Friday, September 09, 2005


JH: There's nothing more satisfying than "furthermore" - here follows huge paragraphs on the issue of repetition and gratification. Aesthetics - my personal aesthetics are mostly internalized, and my reading on aesthetics has been perfunctory (my perfunctory, not another's). Perfunctory is a satisfying word too, yes? I've read two rungs above perfunctory when it comes to alchemy (whose rungs? what alchemy? -- the alchemy found in books available in this century). I like looking at the pictures (honest). The mysteries of poetry that I shamble after is the use of the line to create other unseen lines - whether as connecting tissue, pictures, etc. The human mind creates narratives based upon the slimmest of offerings - but a poem reader will often refuse to do so with a mere jumble of lines. So how to create a semi-solid narrative that's not too closed off from these invisible, unexpected, and unhoped-for lines is something that's on my mind when writing. This is just one of the mysteries - that I seek to find loopholes for, not really to solve. How about you, mystery-wise?

AHB: Perhaps due to impatience, I get bothered by things unclear. Movies or stories that don't explain outright what happened. What did Billy Joe McCallister throw off the Tallahatchie Bridge?. On the other hand, I like that blurry feeling with writing or any artwork, in which one feels the something. That blurry feeling is exactly what I look for in poetry, that I read at least. There's a poem by Emily Dickinson in which two butterflies disappear in the course of the poem: I like that sense of transition. I agree pretty closely with you sense of narrative not too closed off from the invisible. Which brings me to a specific Jeff Harrison poem called “The Way This Poem's Laid Out, Appius Claudius Has The Last Word”. You posted it to Wrying-L just the other day. I quote it in full:

they had good cheer, those feudal barons
enigmas of (not "to") one another —
cheeriest of all was Whippingcane Sam, that
open book (tho with only two pages exposed),
whose castrato would often belt out "Casanova
was a fortunate man, for such an unusual Orfeo"

the lyrics to "Casanova Was A Fortunate Man"?

pretty much "Casanova was a fortunate man, for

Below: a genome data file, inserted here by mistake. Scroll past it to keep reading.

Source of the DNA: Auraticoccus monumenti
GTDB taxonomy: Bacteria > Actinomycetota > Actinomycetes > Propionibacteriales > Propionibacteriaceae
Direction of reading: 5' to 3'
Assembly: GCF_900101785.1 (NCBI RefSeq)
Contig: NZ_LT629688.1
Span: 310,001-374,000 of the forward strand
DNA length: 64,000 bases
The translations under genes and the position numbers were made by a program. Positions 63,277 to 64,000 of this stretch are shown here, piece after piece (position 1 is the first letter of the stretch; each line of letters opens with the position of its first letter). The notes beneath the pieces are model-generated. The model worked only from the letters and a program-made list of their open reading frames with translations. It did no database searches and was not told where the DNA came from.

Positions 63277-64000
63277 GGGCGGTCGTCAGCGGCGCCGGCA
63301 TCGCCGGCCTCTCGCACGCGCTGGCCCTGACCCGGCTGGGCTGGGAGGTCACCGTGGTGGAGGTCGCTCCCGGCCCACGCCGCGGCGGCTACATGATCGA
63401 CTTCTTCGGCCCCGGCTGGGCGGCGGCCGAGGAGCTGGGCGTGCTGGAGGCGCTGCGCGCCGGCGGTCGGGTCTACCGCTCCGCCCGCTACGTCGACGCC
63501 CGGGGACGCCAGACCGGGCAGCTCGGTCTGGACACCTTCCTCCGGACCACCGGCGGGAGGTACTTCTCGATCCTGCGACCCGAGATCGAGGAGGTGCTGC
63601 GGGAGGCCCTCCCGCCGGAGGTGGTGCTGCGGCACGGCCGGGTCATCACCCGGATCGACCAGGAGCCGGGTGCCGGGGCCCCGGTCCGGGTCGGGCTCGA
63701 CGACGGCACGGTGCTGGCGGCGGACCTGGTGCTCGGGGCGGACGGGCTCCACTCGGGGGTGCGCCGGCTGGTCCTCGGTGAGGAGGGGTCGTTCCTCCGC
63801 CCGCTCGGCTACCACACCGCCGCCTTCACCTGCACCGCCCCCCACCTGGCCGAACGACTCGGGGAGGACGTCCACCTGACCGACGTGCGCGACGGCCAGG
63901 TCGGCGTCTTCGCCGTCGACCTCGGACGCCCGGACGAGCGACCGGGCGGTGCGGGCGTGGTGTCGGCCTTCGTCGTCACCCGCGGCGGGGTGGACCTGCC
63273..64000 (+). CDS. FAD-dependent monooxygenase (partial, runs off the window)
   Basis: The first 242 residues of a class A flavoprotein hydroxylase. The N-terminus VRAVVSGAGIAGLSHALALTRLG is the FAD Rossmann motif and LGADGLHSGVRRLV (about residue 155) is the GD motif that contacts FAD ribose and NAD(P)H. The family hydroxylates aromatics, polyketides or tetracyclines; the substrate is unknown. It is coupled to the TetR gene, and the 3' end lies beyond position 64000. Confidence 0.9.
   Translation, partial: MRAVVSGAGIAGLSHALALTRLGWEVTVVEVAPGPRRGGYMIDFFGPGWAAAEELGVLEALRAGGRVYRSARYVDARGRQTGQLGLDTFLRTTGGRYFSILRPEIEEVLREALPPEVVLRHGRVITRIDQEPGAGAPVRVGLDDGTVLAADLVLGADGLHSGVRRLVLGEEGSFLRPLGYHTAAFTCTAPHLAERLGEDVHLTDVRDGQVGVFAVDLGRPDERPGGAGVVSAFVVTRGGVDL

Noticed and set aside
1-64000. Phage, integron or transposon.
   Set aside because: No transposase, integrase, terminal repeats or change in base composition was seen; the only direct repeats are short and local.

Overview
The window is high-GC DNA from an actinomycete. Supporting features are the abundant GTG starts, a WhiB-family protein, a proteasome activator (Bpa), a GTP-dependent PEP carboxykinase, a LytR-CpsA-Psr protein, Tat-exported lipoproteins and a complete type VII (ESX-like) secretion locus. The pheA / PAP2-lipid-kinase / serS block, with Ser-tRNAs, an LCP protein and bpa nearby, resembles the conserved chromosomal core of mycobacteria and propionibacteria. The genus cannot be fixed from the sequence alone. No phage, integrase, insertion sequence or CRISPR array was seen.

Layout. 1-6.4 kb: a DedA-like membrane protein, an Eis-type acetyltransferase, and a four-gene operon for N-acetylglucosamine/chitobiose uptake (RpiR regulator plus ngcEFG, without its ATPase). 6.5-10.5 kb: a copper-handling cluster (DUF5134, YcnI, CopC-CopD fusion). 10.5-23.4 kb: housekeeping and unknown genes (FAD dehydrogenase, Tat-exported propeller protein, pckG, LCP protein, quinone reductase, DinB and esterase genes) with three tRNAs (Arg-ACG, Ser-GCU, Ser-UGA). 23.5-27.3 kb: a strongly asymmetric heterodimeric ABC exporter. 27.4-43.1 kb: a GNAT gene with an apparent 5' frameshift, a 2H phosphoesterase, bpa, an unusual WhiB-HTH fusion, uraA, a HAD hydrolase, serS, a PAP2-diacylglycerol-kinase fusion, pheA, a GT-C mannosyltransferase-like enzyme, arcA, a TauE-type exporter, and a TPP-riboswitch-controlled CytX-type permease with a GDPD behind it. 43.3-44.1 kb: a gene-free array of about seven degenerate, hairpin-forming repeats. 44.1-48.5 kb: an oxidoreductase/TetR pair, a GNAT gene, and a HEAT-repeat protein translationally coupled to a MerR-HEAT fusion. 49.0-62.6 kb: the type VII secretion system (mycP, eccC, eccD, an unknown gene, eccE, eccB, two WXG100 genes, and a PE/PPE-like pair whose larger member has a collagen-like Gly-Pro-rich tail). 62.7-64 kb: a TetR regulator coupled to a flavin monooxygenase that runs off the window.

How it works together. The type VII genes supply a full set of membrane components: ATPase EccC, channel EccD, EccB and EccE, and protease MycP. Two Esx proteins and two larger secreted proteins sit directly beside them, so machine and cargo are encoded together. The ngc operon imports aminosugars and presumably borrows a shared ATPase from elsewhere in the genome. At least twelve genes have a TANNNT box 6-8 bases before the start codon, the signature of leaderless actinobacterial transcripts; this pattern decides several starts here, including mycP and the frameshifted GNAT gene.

such an unusual Orfeo" sang variously for hours or
minutes on end to the dual pages that is the face
of Whippingcane Sam, who was metamorphosed
into a tome by the other barons (for a cause they
could only recall upon overhearing "Casanova was
a fortunate man, for such an unusual Orfeo"

what are the features of Whippingcane Sam's face?


The Dying Earth (1950)
by Jack Vance
illustrations by Mado Spiegler

The Quaker City; or, The Monks of Monk Hall (1845)
by George Lippard
with illustrations by Schlechter Duvall

Le Mystère des Cathédrales (1926)
by Fulcanelli
illustrations by Jacques Lacomblez


Mrs. Armytage: or Female Domination (1836)
by Catherine Grace Frances Gore
with illustrations by Debra Taub

The Nine Unknown (1924)
by Talbot Mundy
illustrated by Karol Brown

Heresbachius: Foure Bookes of Husbandrie (1577)
by Barnabe Googe
illustrated by J Karl Bogartte

one morning the castrato, perhaps
a prestidigitator all this time, perhaps
not, pulled a bookmark out of (or from
behind) Whippingcane Sam's ear

what did the bookmark look like?

untold museums and pages
have been searched, but
this miserable approximation

is the best that's been found

* * * * *

the piece is an intersection of narratives, seemingly. I can't say I catch all the allusions, but it bubbles with potential reading. Is it well enough for me to ask what the heck is going on here? I sense, as I often do with your work, that this poem belongs in a series or someway has other poems with which it relates. Does it? The title takes the reader outside the poem, makes the reader an observer (along with you the writer) of the process of its writing. Can you speak about that, and the poem itself? No is, of course, an acceptable answer.


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